Abstract: Autonomous vehicles, popularly known as self-driving cars, have the potential to transform travel behavior However, existing analyses have ignored strategic interactions with other road users In

233 citations

Journal ArticleDOI
TL;DR: The first long-run, high-resolution time series of street-network sprawl in the United States from 1920 to 2012 is constructed and it is found that even in the absence of a coordinated policy effort, new developments have already turned the corner toward less sprawl.
Abstract: The urban street network is one of the most permanent features of cities. Once laid down, the pattern of streets determines urban form and the level of sprawl for decades to come. We present a high-resolution time series of urban sprawl, as measured through street network connectivity, in the United States from 1920 to 2012. Sprawl started well before private car ownership was dominant and grew steadily until the mid-1990s. Over the last two decades, however, new streets have become significantly more connected and grid-like; the peak in street-network sprawl in the United States occurred in ∼ 1994. By one measure of connectivity, the mean nodal degree of intersections, sprawl fell by ∼ 9% between 1994 and 2012. We analyze spatial variation in these changes and demonstrate the persistence of sprawl. Places that were built with a low-connectivity street network tend to stay that way, even as the network expands. We also find suggestive evidence that local government policies impact sprawl, as the largest increases in connectivity have occurred in places with policies to promote gridded streets and similar New Urbanist design principles. We provide for public use a county-level version of our street-network sprawl dataset comprising a time series of nearly 100 y.

138 citations


Cited by
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01 Jan 2016
TL;DR: The modern applied statistics with s is universally compatible with any devices to read, and is available in the digital library an online access to it is set as public so you can download it instantly.
Abstract: Thank you very much for downloading modern applied statistics with s. As you may know, people have search hundreds times for their favorite readings like this modern applied statistics with s, but end up in harmful downloads. Rather than reading a good book with a cup of coffee in the afternoon, instead they cope with some harmful virus inside their laptop. modern applied statistics with s is available in our digital library an online access to it is set as public so you can download it instantly. Our digital library saves in multiple countries, allowing you to get the most less latency time to download any of our books like this one. Kindly say, the modern applied statistics with s is universally compatible with any devices to read.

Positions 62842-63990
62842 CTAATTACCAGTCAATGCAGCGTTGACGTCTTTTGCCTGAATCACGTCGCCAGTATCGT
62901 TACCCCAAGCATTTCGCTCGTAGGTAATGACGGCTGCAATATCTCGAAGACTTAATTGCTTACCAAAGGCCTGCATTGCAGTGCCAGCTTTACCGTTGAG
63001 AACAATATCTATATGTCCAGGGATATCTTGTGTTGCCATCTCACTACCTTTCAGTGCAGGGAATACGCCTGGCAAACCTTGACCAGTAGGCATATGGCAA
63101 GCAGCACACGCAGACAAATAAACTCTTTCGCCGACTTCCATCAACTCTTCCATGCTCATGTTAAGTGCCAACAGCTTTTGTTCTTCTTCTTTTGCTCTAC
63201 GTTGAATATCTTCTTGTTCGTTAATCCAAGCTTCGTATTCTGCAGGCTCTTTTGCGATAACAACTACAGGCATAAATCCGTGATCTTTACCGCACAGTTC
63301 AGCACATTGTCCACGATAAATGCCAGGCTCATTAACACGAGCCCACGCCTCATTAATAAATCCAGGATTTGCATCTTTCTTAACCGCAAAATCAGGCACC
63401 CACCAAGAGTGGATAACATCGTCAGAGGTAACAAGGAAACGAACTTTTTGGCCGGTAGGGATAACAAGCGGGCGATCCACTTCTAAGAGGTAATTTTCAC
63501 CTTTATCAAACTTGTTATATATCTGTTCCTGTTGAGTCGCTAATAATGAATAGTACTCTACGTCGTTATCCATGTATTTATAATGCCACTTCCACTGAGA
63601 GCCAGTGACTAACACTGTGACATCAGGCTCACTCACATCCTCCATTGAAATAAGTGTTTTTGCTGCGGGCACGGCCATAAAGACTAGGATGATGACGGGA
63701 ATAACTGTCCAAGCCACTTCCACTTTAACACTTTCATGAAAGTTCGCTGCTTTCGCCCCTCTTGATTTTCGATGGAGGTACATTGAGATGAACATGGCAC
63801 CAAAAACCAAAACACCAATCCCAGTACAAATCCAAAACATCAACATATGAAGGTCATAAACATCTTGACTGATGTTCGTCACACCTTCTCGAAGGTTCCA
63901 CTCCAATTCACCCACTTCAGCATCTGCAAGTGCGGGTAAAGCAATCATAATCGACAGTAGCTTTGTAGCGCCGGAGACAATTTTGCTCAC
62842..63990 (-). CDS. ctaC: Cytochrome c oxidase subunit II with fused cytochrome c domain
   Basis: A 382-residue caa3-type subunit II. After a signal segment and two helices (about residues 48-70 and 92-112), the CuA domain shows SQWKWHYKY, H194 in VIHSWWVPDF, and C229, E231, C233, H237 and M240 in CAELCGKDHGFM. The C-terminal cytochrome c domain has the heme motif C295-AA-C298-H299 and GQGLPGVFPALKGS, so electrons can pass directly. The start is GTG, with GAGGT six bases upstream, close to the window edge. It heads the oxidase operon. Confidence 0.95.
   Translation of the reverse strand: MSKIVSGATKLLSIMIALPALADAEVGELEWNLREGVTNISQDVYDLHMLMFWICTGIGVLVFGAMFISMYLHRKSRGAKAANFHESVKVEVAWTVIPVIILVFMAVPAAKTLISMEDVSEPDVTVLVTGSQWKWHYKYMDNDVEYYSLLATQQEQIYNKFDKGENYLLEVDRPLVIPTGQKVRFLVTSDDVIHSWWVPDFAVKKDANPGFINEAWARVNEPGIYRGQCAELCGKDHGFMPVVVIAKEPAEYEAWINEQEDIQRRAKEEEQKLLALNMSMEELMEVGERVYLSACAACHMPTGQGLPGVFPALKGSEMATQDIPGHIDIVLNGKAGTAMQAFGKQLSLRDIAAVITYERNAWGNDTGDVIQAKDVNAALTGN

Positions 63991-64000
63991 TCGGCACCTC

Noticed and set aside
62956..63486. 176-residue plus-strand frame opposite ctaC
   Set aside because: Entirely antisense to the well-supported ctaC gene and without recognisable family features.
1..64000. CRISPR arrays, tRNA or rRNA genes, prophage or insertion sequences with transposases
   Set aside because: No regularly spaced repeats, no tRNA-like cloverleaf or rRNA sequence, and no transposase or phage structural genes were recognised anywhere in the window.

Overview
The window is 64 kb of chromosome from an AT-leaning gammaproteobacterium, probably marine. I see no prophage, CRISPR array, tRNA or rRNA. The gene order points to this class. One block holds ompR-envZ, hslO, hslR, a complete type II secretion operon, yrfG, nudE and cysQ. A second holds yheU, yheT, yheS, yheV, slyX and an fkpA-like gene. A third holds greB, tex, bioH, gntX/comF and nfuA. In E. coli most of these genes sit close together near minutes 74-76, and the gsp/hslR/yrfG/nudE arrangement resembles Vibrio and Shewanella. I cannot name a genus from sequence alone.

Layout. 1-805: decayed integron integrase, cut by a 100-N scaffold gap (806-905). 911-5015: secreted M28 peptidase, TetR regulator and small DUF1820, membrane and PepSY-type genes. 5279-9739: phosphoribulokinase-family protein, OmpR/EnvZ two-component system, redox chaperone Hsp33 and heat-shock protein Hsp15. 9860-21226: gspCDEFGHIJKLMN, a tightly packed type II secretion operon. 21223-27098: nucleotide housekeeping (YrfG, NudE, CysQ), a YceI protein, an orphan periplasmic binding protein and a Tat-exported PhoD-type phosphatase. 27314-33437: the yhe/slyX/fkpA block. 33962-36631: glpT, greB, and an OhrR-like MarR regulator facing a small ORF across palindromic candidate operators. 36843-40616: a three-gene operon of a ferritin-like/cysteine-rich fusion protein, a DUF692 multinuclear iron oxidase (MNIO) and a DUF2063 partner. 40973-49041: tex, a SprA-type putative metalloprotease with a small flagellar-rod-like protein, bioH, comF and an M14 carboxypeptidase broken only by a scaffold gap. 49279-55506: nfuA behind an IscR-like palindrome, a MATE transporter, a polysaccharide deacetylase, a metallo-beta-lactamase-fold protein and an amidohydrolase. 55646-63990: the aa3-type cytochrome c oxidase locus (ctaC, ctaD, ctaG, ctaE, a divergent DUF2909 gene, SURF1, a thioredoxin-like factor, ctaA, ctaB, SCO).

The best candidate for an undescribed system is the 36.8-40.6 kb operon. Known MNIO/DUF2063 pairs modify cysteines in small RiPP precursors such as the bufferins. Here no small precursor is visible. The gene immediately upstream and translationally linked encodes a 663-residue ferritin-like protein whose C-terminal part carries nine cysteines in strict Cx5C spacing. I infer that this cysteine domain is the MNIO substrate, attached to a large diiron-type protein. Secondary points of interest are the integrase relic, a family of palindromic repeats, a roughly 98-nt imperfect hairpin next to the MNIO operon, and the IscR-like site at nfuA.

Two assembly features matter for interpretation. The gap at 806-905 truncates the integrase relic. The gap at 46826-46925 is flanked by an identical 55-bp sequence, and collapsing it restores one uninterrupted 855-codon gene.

5,249 citations

Book ChapterDOI
01 Jan 1982
TL;DR: In this article, the authors discuss leading problems linked to energy that the world is now confronting and propose some ideas concerning possible solutions, and conclude that it is necessary to pursue actively the development of coal, natural gas, and nuclear power.
Abstract: This chapter discusses leading problems linked to energy that the world is now confronting and to propose some ideas concerning possible solutions. Oil deserves special attention among all energy sources. Since the beginning of 1981, it has merely been continuing and enhancing the downward movement in consumption and prices caused by excessive rises, especially for light crudes such as those from Africa, and the slowing down of worldwide economic growth. Densely-populated oil-producing countries need to produce to live, to pay for their food and their equipment. If the economic growth of the industrialized countries were to be 4%, even if investment in the rational use of energy were pushed to the limit and the development of nonpetroleum energy sources were also pursued actively, it would be extremely difficult to prevent a sharp rise in prices. It is evident that it is absolutely necessary to pursue actively the development of coal, natural gas, and nuclear power if a physical shortage of energy is not to block economic growth.

2,283 citations

Book ChapterDOI
15 Feb 2011

1,876 citations

Journal ArticleDOI